By now, regular readers of this column know that I am an ardent supporter of active learning strategies. Pedagogical practices that are driven by what the students do in class, rather than by what the instructor does, are at the heart of my thinking as a teacher. Whether it's team-based learning, in-class writing assignments, or frequent testing (yes, testing is an active learning strategy!), I'm always on the lookout for approaches that draw students into taking a more involved role in the classroom.
And if last year's HERI Faculty Survey is anything to go by, more and more instructors are moving away from strict adherence to the lecture model and toward a pedagogy that is much more student-centered. Over the past 25 years, the number of teachers using such approaches as class discussions, small-group collaborative learning, group projects, and peer review in most or all of their courses has trended consistently upward. Correspondingly, the number of teachers who reported using "extensive lecturing" in most or all of their courses has gone slowly but steadily down.
Still, if you mention to your colleagues that you are thinking of integrating more of these strategies into your classroom, you'll probably hear dire warnings of student resistance, particularly in the form of poor student evaluations. It makes sense: One way of defining active learning is any teaching practice that compels students to participate. Whether it's asking a question and then calling on a student for a response, or dividing students into small groups and asking them to work on problems together, active learning forces students to break from the passive role of merely listening to a lecture and taking notes.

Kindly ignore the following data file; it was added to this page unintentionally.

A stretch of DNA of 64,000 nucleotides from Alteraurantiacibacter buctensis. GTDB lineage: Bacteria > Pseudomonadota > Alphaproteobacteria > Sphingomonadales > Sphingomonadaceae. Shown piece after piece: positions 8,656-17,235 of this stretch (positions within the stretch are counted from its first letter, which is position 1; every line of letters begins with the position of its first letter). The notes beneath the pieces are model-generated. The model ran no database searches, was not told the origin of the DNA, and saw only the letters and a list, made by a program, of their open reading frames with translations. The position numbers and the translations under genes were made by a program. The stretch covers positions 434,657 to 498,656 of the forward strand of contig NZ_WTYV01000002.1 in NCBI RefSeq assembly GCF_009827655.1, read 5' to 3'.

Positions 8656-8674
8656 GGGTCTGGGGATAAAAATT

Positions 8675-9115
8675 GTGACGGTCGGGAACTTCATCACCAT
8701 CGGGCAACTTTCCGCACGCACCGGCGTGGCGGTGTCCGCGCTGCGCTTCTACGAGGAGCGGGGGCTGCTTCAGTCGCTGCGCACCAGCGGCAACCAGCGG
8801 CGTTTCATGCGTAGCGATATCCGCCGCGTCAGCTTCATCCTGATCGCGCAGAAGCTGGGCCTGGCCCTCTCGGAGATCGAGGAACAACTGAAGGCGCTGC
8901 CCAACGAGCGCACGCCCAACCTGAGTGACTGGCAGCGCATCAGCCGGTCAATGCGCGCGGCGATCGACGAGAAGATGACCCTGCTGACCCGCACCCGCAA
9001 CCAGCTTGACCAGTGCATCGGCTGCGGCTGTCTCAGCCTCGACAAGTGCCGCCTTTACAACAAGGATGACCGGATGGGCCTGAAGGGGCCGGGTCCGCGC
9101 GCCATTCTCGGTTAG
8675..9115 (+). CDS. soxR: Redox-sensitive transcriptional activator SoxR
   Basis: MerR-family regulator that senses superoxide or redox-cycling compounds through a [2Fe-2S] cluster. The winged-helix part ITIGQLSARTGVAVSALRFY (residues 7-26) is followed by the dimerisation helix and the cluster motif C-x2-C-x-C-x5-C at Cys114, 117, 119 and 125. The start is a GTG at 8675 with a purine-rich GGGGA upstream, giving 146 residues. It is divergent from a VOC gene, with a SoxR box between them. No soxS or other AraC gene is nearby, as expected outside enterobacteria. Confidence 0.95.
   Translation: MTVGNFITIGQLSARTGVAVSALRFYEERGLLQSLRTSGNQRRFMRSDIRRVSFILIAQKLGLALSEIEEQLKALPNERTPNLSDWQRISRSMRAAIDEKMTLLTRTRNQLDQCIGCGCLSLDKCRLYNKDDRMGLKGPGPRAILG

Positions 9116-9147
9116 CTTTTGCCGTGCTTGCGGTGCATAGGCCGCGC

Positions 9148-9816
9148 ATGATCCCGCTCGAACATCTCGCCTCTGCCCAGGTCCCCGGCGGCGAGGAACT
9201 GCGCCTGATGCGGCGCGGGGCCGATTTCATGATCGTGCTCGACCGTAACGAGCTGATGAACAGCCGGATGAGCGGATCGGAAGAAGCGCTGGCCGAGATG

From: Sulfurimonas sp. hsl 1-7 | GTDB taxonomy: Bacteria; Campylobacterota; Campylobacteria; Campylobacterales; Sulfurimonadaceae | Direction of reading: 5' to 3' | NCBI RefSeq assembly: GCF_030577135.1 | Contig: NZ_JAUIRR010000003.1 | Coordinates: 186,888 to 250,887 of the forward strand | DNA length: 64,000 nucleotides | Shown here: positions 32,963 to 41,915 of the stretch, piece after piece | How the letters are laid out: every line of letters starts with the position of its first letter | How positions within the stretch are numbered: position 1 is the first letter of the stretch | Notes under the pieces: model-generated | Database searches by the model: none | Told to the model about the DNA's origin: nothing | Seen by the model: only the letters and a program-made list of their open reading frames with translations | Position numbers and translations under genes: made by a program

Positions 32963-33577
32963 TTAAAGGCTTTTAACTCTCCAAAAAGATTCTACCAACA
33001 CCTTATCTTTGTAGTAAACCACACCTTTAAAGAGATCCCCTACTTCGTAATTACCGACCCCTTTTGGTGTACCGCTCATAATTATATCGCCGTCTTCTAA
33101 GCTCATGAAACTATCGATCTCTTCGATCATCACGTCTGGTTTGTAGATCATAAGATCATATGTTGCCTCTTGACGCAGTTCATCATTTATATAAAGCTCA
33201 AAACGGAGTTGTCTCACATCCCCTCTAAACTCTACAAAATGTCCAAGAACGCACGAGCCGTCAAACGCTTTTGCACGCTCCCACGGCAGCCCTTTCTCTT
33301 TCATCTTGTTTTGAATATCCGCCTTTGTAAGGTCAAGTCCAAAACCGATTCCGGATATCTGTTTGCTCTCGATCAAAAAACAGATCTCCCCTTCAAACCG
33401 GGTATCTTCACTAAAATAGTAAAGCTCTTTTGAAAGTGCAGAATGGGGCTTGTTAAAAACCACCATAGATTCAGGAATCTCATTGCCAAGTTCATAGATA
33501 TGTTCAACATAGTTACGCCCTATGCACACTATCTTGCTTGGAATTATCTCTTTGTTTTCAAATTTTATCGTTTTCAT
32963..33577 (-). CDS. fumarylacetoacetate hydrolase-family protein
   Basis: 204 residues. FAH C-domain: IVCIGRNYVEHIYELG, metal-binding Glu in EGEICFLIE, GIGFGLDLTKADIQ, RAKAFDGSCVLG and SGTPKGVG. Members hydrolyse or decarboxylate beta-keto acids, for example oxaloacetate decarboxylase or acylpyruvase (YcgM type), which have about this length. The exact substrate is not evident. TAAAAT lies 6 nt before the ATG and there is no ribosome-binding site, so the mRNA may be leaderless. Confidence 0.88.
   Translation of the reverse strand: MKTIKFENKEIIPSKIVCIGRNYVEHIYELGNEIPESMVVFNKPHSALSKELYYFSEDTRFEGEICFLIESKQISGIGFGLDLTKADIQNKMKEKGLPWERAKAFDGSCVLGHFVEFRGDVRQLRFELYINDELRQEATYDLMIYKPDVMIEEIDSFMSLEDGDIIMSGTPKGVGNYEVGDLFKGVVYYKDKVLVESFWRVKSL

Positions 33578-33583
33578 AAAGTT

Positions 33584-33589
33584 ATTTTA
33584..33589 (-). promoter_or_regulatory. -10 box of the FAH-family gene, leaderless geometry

You may indeed encounter many students who are still used to doing schoolwork at home and using class time to sit and listen and absorb whatever the professor wants to communicate. Those students may not easily adjust to a course that asks them to work in class, too. For adjuncts and non-tenure-track instructors in particular, the fear of bad evaluations may be enough to make adopting such practices seem a risk not worth taking.
So how can we integrate these strategies into our classrooms with a minimum of student resistance? Here are a few tips to help ease the way.
Be explicit up front. As I've noted, a course in which students are expected to be active participants can be a bit of a shock for some. So make the case for your pedagogical choices. Read up on the benefits of active learning (two good places to start are here and here) and, particularly at the beginning of the semester, let your students know that there are well-researched reasons behind the way you've designed the course. Treat students like colleagues whose cooperation you need and they will be much more likely to buy in to new approaches.
Be open. Throughout the semester, get into the habit of explaining the justification behind each activity as you introduce it. Let your students know why a particular exercise or topic will be useful to them, either for their final grade, or (better yet!) in their lives outside the classroom walls. Use rubrics or annotated examples of past student work to show them how you'll be assessing their work. Give updates on their course performance early and often. Students are less likely to resist your pedagogy if you cultivate a relationship of openness throughout.
Vary your teaching methods. Some students may resist your attempts to integrate active-learning strategies simply because you rely too heavily on one kind of activity. You want your teaching to benefit both the extrovert who loves collaborative exercises and the bookworm who excels at in-class writing assignments. Mix it up on a regular basis and keep everyone on their toes.
Lecture sometimes. Finally, don't throw out the baby with the bathwater. There are (still!) perfectly good reasons to lecture to your students -- some of the time. For one, you know a lot about the course topic and students will benefit from you telling them what you know. But perhaps more important, a lecture component can help increase the benefits of the learner-centered activities that take up the rest of class time. Get in the habit of closing every class period with a brief summary or synthesis of what you think your students learned in the preceding hour. Any students who are unsure about your new methods may appreciate the familiarity of a professor "re-emerging" for the last 10 minutes to captain the rudderless ship. By providing a conclusion to each class period, you'll help students build on what they learn from day to day, and help to reassure them that this brave new world isn't so scary after all.